[ Parent ]
Doing Unto Others vs. Helping (none / 0) (#167)
by smithmc on Wed Oct 20, 2004 at 05:08:21 PM EST


Doing to others involves actively helping out

It also tends to involve cramming your values down other people's throats. Many people (like, say, George W. Bush) interpret the (Christian version of the) Golden Rule as "what's good for me must be good for everyone, whether they like it or not". Which ain't true, thank you very much. Which is why I prefer the Confucian version.

[ Parent ]

That doesn't appear to be an argument.. (none / 0) (#168)
by WobL on Fri Oct 22, 2004 at 11:45:51 AM EST

Er ok, so you're saying Jesus' version doesn't work out well when it's misinterpreted. Not to rain on your uh logic or anything but that's not actually an argument against what Jesus said in the slightest, that's an argument against whoever misinterprets it. The Confucian version is obviously simpler and therefore easier to understand as it restates standard humanistic values which you can see everywhere.

[ Parent ]
Humanistic values everywhere? (none / 0) (#169)
by smithmc on Fri Oct 22, 2004 at 09:59:10 PM EST


The Confucian version is obviously simpler and therefore easier to understand as it restates standard humanistic values which you can see everywhere.

Uh, really? I'd say the world is a little short on humanistic values.

[ Parent ]

You bet (none / 0) (#170)
by WobL on Sat Oct 23, 2004 at 07:36:50 AM EST

I don't mean they're outworked in people's lives. I mean that they are stated everywhere. The entire cultural momentum at the moment is caught up in the idea that humans can improve themselves, and on the importance of looking after oneself.

Clearly this is fantasy, somehow left over from Victorian Darwinism where (as is happening today) natural selection theory is overapplied and used to present the case that we are gradually improving socially, morally etc. This myth should really have been wiped out with the event of the two world wars, but it has somehow stuck around as there is nothing with which to replace it.

So yes humanistic values are everywhere. As soon as we dumped the idea of an absolute morality derived from a deity, we relinquished all moral sanity. While we still passionately believe in justice and fairness and certain things being right and certain things being wrong, we have no way of arguing what is right or wrong, as (humanistically) one person's idea is as good as another's.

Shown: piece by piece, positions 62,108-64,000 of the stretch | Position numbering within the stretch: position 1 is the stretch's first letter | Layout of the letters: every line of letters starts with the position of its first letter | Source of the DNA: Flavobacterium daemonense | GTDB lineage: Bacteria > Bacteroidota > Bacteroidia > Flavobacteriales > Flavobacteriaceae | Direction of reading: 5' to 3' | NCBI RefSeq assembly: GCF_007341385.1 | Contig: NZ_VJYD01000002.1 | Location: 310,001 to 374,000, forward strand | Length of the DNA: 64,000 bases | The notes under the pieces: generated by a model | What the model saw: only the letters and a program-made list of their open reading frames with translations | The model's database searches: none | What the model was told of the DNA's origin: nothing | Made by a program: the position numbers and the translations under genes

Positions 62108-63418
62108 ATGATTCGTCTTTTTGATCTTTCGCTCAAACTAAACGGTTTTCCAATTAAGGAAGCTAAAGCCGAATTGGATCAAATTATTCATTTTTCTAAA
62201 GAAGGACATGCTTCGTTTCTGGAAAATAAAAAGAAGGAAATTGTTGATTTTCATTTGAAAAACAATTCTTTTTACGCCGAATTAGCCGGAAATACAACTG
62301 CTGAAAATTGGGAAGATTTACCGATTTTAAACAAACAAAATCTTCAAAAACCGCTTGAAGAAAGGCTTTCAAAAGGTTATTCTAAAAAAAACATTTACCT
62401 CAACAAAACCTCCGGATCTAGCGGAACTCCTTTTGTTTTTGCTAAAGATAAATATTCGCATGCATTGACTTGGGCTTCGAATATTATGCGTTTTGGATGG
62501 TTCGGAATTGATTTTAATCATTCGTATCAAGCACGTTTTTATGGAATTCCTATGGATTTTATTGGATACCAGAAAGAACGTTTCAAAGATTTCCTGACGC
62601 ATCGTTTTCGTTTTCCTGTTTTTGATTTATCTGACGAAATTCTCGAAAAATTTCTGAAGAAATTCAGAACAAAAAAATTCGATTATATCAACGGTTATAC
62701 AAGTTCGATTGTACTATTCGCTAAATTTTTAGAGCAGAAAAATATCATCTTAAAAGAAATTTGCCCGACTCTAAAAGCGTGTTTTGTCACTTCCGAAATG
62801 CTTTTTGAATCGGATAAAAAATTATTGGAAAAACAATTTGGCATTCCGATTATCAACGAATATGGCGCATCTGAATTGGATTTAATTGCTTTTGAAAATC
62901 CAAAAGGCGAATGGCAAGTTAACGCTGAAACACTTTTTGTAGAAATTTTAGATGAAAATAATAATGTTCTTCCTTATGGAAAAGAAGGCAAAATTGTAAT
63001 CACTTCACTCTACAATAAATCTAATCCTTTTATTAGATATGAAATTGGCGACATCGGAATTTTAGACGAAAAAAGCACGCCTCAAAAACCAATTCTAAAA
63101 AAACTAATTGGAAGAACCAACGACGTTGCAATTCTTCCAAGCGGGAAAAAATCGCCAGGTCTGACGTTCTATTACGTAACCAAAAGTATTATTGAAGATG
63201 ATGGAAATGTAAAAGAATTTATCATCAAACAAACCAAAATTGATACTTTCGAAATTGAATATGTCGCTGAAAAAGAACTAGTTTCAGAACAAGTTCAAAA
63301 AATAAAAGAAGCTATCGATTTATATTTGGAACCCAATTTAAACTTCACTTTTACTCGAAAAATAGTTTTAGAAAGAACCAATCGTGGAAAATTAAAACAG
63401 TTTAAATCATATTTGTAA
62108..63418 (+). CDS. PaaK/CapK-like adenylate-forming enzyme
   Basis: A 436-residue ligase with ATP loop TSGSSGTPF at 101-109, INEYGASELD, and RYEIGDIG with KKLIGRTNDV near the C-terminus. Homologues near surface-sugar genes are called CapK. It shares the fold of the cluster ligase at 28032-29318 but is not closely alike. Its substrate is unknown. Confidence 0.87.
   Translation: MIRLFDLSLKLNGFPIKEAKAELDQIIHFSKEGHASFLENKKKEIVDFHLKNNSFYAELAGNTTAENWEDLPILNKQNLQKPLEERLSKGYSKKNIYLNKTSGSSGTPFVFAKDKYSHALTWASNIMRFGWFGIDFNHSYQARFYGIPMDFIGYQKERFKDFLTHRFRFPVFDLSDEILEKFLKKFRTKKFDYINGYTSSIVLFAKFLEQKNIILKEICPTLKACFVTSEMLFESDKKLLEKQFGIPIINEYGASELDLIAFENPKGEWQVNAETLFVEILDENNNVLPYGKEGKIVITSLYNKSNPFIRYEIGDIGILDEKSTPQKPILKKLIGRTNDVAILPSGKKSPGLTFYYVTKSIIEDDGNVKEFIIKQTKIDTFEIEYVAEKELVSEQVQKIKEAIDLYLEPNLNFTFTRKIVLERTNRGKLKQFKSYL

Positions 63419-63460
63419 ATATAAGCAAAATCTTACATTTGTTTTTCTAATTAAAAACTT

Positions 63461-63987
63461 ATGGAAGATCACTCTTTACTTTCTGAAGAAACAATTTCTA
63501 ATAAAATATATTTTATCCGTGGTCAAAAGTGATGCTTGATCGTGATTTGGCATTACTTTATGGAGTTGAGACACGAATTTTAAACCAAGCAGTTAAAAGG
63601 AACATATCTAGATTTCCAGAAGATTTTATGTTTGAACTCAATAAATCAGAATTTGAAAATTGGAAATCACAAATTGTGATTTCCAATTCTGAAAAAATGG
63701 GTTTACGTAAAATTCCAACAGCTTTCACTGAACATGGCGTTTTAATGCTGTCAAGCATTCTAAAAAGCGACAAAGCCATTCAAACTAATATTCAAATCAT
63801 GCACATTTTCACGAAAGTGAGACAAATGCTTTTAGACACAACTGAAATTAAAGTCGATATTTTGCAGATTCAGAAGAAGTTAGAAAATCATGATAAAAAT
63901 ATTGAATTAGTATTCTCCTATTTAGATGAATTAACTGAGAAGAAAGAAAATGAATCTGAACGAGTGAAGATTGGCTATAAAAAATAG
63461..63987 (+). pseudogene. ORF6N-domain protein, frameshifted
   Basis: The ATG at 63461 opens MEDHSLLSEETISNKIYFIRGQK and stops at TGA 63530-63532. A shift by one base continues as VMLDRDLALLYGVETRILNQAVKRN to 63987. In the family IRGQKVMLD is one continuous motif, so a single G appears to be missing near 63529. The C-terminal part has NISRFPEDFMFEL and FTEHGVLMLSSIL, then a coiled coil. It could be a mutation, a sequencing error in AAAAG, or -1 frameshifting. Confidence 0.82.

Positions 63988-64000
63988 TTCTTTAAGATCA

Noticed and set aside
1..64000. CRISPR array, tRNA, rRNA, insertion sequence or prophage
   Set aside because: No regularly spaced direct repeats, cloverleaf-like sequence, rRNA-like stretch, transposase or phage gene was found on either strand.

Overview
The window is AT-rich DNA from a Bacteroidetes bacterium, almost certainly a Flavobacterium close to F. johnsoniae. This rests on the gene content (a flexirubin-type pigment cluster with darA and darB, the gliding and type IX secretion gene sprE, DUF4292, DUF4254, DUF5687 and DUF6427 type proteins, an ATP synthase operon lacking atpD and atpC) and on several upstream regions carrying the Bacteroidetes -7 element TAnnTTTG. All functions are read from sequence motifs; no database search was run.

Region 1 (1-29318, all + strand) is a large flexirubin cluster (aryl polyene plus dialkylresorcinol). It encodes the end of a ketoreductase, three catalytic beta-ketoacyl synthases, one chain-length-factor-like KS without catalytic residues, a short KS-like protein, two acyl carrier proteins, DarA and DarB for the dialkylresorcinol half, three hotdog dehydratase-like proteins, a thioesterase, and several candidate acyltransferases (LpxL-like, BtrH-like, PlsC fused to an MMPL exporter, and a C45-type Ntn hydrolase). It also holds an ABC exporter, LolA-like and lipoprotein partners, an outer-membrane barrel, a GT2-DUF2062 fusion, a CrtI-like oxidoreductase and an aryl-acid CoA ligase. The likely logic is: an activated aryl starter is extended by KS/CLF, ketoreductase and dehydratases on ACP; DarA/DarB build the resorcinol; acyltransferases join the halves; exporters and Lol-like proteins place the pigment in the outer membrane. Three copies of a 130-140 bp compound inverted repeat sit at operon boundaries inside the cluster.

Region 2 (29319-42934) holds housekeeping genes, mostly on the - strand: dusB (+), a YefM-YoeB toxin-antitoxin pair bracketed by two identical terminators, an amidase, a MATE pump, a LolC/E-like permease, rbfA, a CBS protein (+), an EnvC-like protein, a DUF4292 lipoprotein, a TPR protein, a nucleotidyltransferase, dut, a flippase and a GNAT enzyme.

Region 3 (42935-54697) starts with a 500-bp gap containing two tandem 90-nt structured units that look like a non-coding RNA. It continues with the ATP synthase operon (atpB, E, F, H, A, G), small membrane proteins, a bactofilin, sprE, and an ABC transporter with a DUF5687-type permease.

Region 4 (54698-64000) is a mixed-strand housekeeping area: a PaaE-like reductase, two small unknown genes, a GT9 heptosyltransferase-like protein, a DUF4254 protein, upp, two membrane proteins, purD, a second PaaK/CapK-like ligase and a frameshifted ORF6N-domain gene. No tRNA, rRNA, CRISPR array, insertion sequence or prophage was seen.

So yes. I believe that humanistic values are everywhere, and spouted as being right and noble. However because we are only human, we are incredibly bad at actually practicing what we preach. These values have been around forever, and are pretty instinctive to us: every religion in the world bar one is about self and striving to keep rules and being good. It takes something pretty spectacular for us to realise that there is anything OTHER than humanism around.



[ Parent ]
A Platinum Rule (none / 0) (#104)
by adimovk5 on Fri Oct 08, 2004 at 12:35:47 AM EST

Instead of "do unto others as you would have them do unto you" it would be better to "treat others as they would like to be treated". In the first, you treat others according to your own desires. In the second, you treat others according to their own desires.



[ Parent ]

you can't know their desires (none / 0) (#106)
by Wah on Fri Oct 08, 2004 at 03:10:05 AM EST

you would command them.

only your own are true.
--
The Golden Rule is not a commandment. It's a property of sentient matter.
[ Parent ]

Apply it fully (none / 0) (#109)
by zakalwe on Fri Oct 08, 2004 at 07:09:27 AM EST

I would like others to have sex with me.
But do you want them to have sex with you against your will?. Would you want others to blindly express their own desires to you, or would you rather they respect your feelings? If so, don't do onto those others what you don't want them to do unto you.